Young women more likely to survive melanoma than men of the same age

Young women more likely to survive melanoma than men of the same age

A new study says that young white women have a better chance of surviving melanoma than their male counterparts. The report was published in the Journal of the American Medical Association publication, Dermatology.

It is one of the few studies to focus on the differences in survival rates based on gender, study leaders said.

Researchers evaluated data from 26,000 non-Hispanic white adolescents who were diagnosed with melanoma from 1989 through December 2009. The subjects ranged in age from 15 to 39 at the time of diagnosis. During that time, 1,561 deaths were reported.

Even though the men accounted for the minority of total melanoma cases at 39.8 percent, they comprised over 63 percent of the deaths.

“Adolescent and young adult males were 55 percent more likely to die of melanoma than age-matched females after adjustment for tumor thickness, histologic subtype, presence and extent of metastasis and anatomical location,” the researchers said.

Skin cancer is the most common type of cancer, according to the American Cancer Society (ACS). Almost half of all cancers in the United States are skin cancers. Melanoma is the most dangerous type.

The ACS reports that more than 76,000 cases of melanoma will be diagnosed in 2013. And according to the Centers for Disease Control and Prevention (CDC), more than 8,000 people die from melanoma every year.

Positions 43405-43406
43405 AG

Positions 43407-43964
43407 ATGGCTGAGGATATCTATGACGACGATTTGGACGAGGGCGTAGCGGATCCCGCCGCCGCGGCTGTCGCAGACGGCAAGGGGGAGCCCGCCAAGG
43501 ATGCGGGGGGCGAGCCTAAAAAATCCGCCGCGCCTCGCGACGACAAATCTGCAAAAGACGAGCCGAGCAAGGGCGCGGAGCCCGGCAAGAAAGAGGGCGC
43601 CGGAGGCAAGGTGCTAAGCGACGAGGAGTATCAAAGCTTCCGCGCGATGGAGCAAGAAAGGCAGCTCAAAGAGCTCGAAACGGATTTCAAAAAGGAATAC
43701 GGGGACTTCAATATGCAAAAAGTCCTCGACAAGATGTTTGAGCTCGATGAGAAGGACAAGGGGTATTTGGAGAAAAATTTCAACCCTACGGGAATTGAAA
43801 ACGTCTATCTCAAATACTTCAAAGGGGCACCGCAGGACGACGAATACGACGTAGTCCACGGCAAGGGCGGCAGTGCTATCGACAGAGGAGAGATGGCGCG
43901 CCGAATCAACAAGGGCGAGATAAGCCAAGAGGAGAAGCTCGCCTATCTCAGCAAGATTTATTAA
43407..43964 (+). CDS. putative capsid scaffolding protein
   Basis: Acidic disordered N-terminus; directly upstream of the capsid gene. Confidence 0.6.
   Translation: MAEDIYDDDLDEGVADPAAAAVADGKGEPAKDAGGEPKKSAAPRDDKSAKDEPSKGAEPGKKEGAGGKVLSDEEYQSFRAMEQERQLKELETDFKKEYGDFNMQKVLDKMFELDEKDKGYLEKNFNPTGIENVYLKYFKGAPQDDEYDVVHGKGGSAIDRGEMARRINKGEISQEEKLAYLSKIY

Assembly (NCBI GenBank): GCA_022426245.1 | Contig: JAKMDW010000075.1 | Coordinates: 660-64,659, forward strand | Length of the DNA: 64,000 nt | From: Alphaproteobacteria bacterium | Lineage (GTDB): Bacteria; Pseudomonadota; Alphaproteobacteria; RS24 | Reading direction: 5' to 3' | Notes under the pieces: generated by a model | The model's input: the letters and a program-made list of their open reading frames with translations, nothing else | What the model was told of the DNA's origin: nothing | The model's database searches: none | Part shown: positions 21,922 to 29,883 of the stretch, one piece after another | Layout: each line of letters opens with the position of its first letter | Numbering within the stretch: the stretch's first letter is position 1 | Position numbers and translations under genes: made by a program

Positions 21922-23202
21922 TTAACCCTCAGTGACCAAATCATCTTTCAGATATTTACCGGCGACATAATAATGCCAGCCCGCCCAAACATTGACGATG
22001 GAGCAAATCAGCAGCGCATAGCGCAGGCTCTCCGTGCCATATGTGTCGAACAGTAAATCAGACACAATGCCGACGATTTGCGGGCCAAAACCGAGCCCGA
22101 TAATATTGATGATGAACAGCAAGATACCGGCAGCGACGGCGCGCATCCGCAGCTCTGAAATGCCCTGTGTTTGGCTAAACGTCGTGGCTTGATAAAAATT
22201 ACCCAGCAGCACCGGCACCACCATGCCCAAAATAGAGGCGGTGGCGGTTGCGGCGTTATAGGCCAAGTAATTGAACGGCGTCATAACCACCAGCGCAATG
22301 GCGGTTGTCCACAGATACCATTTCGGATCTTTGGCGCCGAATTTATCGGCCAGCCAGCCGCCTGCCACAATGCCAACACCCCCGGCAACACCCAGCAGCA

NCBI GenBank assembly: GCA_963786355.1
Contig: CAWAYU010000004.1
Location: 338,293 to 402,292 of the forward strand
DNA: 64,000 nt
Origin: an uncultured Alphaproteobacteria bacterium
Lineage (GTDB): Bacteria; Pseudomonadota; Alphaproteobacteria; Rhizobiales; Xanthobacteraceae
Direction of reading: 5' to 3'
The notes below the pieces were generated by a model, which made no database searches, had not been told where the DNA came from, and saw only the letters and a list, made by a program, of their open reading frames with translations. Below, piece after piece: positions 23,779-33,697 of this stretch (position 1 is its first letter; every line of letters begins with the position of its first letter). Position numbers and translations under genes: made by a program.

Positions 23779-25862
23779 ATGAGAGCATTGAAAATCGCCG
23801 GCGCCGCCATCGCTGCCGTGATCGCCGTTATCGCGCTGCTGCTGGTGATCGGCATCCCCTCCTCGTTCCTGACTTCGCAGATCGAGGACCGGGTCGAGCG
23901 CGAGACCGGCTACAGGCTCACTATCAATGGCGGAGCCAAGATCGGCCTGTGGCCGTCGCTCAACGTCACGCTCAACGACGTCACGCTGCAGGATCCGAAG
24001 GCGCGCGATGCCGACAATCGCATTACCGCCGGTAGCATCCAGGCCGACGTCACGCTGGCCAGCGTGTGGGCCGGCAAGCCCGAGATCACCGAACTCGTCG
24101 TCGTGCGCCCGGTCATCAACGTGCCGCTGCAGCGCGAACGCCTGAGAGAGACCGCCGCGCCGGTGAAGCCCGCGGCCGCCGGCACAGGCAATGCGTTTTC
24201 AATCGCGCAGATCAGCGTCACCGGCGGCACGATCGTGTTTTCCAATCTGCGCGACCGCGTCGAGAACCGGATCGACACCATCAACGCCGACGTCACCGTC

Limiting sun exposure and making sure you don’t get sunburn will go a long way to preventing skin cancers like melanoma, health experts say.

Dr. Deepti Singh, an oncologist and hematologist at Advocate Illinois Masonic Medical Center in Chicago, says it’s more important to protect yourself against sunburn that many people imagine.

“Those of us in the Midwest look forward to basking in the summer sun after a long winter,” Dr. Singh says. “But overdoing it can pose immediate dangers and put you at risk for skin cancer later in life.”

Jenny Hinegardner, a nurse practitioner with Advocate Medical Group says it’s important to protect your skin even on overcast days.

“Unprotected skin can be damaged by the sun’s UV rays in as little as 15 minutes, Hinegardner says. Even on cloudy days, everyone should be wearing an SPF of 30 or higher and should reapply every two hours or after swimming or sweating.”

Study leaders hope the new findings will raise awareness of the health threat and lead to earlier diagnoses.

“This alarming difference in the outcome highlights the urgent need for both behavioral interventions to promote early detection strategies in young men and further investigation of the biological basis for the sex disparity in melanoma survival.”

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health enews Staff
health enews Staff

health enews staff is a group of experienced writers from our Advocate Aurora Health sites, which also includes freelance or intern writers.